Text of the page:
“I don’t have anything against Mario Lopez, but the Saturday Night Live guy, he’s a joke,” Thomson added later. “He belongs on Saturday Night Live, not calling fights. I don’t know if he was high or he was drunk, but Oscar De La Hoya, he sounded ridiculous. I felt embarrassed for him. There were moments that it got past cringe, to almost feeling like I was embarrassed and sad for him. The fact that you’re fighting, I have zero desire to watch you fight. And I was a huge fan of him.”

Both Thomson and McCarthy disagreed with the first-round TKO stoppage for Paul, who picked up his third pro boxing win by knockout. McCarthy placed some of the blame with the Georgia State Athletic Commission, which regulated the cruiserweight boxing match.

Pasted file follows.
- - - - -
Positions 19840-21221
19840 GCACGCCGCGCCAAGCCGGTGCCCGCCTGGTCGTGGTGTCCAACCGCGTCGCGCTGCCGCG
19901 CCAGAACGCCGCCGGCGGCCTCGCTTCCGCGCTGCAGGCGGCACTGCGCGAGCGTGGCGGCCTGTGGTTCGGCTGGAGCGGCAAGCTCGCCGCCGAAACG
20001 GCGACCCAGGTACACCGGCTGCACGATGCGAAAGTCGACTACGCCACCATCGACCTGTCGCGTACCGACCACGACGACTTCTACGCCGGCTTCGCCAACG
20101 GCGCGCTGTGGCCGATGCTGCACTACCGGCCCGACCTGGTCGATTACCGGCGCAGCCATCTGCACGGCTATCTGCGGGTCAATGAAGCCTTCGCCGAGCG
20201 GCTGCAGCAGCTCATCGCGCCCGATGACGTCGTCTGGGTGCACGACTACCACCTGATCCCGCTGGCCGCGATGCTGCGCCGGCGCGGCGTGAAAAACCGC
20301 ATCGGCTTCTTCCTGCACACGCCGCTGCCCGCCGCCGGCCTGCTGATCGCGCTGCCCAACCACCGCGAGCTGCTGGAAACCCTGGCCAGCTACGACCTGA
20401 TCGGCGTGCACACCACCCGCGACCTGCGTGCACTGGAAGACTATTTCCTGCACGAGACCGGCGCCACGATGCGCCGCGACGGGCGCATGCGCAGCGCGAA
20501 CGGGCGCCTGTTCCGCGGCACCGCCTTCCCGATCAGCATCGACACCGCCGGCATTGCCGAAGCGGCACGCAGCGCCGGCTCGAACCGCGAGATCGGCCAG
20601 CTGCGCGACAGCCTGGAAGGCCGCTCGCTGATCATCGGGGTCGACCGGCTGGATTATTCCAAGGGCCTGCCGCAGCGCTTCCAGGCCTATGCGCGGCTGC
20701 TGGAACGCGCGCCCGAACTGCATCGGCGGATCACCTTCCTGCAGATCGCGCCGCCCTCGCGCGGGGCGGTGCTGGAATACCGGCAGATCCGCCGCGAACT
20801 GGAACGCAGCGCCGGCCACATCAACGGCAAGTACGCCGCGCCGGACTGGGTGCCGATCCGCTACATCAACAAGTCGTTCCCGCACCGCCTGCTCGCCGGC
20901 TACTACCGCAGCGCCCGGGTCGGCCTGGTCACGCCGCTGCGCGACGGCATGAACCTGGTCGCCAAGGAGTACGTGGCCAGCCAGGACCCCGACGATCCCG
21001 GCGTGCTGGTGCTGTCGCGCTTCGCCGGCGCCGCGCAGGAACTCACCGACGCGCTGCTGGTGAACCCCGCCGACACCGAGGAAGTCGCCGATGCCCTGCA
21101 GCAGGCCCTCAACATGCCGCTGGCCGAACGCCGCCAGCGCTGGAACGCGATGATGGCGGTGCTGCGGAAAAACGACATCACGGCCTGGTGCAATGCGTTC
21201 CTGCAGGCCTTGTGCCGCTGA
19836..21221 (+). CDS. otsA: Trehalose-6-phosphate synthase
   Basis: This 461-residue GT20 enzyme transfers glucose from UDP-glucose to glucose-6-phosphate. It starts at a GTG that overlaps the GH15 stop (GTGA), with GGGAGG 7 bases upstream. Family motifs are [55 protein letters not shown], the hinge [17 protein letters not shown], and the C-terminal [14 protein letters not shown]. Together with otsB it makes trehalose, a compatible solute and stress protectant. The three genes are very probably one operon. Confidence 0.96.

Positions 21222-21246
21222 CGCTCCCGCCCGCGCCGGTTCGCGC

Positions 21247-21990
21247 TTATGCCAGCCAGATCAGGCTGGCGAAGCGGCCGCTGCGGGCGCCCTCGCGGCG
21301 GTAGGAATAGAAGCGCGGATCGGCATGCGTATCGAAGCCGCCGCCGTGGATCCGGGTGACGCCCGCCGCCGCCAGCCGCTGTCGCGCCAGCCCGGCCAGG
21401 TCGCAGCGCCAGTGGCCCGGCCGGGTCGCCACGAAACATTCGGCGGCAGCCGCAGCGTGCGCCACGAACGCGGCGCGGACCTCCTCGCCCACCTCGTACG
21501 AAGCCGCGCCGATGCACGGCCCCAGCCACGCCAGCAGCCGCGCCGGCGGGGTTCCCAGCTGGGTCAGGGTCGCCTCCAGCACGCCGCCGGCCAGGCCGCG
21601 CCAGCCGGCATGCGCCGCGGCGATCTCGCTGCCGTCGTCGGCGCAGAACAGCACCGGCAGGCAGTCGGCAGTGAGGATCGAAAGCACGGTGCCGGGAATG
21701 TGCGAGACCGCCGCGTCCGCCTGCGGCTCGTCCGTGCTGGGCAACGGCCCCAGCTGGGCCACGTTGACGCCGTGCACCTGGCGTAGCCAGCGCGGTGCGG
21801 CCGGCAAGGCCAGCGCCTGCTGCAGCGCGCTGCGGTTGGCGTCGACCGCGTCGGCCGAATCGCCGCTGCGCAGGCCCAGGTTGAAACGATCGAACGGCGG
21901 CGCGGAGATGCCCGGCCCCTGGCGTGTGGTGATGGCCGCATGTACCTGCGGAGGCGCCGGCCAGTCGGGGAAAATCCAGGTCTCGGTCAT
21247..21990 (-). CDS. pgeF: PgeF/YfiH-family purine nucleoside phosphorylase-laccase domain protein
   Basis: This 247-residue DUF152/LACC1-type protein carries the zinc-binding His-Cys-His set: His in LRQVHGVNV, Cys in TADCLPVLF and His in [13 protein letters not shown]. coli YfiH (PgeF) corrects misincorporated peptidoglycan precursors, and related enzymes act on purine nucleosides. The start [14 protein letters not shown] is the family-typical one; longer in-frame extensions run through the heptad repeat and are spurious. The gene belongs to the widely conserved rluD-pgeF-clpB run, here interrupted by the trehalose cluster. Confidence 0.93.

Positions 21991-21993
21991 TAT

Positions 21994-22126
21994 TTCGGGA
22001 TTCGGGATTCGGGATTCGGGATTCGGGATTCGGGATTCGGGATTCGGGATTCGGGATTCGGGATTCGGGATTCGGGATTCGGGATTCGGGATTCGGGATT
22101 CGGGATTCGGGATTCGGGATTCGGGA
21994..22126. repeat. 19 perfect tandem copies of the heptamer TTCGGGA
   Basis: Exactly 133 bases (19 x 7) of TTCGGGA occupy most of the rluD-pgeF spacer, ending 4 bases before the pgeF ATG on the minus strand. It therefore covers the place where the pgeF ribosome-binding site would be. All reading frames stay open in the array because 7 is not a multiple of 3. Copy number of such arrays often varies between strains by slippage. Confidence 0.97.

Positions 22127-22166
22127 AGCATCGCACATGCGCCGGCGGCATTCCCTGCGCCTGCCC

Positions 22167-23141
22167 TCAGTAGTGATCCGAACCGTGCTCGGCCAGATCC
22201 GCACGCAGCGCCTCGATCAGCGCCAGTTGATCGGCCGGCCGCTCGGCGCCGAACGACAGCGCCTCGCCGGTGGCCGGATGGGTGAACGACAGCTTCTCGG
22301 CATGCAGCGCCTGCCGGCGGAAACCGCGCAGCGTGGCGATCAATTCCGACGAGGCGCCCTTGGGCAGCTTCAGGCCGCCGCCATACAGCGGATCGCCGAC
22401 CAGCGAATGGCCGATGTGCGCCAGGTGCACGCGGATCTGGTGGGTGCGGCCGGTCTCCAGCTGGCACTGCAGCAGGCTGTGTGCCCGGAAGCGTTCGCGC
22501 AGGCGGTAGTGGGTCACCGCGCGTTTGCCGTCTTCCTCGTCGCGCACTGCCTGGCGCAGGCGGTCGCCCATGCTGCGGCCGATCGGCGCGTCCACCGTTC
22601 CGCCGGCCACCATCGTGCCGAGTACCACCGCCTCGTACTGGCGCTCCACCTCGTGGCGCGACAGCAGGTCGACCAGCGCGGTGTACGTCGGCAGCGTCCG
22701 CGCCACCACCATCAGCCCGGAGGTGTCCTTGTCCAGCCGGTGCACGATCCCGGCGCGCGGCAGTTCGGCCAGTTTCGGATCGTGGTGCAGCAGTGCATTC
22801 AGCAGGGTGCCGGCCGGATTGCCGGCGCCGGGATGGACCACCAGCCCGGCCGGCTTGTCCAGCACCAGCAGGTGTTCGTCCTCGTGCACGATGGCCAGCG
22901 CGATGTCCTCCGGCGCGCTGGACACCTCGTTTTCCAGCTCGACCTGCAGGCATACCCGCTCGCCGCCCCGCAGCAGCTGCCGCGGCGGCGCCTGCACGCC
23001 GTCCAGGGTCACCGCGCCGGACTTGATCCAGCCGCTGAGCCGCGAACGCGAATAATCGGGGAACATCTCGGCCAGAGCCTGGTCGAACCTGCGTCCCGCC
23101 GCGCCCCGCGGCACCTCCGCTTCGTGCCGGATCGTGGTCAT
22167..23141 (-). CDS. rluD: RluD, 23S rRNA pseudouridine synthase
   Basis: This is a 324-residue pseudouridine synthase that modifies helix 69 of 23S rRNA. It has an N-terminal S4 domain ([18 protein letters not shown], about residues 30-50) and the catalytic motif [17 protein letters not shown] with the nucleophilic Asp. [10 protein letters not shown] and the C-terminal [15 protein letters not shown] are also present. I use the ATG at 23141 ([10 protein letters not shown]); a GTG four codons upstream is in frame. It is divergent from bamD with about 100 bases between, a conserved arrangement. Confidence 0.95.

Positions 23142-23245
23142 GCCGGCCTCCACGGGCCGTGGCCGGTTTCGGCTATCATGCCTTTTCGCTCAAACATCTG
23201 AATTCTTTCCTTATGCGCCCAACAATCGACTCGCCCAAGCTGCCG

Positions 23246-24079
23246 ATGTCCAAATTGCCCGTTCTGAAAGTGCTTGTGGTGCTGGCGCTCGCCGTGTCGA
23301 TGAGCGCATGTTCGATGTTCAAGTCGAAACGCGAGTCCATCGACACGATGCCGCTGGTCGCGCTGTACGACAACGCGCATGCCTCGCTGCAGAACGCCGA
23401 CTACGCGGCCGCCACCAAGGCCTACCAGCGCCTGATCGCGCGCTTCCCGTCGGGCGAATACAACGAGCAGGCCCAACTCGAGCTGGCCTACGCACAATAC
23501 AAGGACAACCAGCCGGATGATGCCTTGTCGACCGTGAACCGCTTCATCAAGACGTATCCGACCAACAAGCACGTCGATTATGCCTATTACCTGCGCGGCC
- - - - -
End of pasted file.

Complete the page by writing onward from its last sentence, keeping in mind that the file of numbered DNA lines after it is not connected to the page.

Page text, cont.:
“You’ve got this promotion with all this money, and you use the Georgia State Athletic Commission’s people,” he said. “And I don’t want to say anything bad about them, but the Askren fight, this is what happens when you have a small-time referee making small-time decisions. And when I say small-time decisions, Ben Askren was up before it was even the count of eight, and was given a lot of extra time because the guy was trying to keep Jake Paul back. And this was the first round, there’s a lot of people paying money for this fight. It’s not a little regional grass roots fight, where you have a four-rounder and someone gets knocked on the ground and you don’t want someone to get hurt, you make decisions based on…I realize the situation that we’re in.